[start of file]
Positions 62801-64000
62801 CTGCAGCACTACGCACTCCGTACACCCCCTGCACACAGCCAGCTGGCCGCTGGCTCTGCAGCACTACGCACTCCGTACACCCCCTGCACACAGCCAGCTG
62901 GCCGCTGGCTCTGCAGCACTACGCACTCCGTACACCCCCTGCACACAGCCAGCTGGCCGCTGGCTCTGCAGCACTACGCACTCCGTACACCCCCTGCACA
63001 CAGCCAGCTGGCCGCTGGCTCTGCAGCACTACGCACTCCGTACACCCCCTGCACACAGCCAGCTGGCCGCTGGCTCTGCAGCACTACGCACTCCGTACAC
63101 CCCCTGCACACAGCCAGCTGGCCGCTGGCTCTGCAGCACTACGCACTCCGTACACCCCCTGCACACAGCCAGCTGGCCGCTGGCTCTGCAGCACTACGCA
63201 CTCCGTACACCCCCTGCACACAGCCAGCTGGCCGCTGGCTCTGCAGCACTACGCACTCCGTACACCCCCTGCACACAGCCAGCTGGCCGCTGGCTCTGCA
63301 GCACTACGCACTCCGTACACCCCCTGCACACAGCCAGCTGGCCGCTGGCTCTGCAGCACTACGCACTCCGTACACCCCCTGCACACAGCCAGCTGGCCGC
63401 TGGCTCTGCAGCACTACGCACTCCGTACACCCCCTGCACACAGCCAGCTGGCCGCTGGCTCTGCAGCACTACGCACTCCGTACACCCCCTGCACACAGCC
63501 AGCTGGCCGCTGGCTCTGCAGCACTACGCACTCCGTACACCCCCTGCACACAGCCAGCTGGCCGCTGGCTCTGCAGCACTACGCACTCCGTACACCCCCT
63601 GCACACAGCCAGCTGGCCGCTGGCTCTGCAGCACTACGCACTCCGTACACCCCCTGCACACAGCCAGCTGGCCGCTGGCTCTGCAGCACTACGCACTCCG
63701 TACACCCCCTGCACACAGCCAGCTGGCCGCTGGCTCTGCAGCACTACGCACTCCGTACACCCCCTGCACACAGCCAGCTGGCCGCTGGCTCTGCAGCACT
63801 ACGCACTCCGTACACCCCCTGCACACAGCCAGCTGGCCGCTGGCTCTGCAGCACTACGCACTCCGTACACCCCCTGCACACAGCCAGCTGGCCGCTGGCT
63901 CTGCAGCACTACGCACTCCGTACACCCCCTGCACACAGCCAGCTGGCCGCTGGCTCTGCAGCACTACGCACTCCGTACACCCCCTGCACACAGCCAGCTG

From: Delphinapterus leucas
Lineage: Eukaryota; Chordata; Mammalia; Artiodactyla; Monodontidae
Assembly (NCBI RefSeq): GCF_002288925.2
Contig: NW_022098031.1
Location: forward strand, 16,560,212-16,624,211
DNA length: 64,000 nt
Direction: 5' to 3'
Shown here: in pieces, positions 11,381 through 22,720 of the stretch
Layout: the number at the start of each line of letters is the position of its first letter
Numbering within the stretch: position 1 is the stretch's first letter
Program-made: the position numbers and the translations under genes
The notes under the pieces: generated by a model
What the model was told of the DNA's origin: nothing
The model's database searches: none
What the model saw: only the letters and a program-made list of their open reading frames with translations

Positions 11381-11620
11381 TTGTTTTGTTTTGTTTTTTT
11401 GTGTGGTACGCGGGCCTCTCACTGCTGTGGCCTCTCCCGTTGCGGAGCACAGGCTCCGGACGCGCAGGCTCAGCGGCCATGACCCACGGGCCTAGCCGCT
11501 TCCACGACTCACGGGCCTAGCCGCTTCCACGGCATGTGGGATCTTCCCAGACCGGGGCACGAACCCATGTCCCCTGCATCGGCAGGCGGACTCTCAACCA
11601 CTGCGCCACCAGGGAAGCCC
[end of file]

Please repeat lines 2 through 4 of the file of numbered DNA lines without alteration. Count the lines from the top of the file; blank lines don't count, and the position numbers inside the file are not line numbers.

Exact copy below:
62801 CTGCAGCACTACGCACTCCGTACACCCCCTGCACACAGCCAGCTGGCCGCTGGCTCTGCAGCACTACGCACTCCGTACACCCCCTGCACACAGCCAGCTG
62901 GCCGCTGGCTCTGCAGCACTACGCACTCCGTACACCCCCTGCACACAGCCAGCTGGCCGCTGGCTCTGCAGCACTACGCACTCCGTACACCCCCTGCACA
63001 CAGCCAGCTGGCCGCTGGCTCTGCAGCACTACGCACTCCGTACACCCCCTGCACACAGCCAGCTGGCCGCTGGCTCTGCAGCACTACGCACTCCGTACAC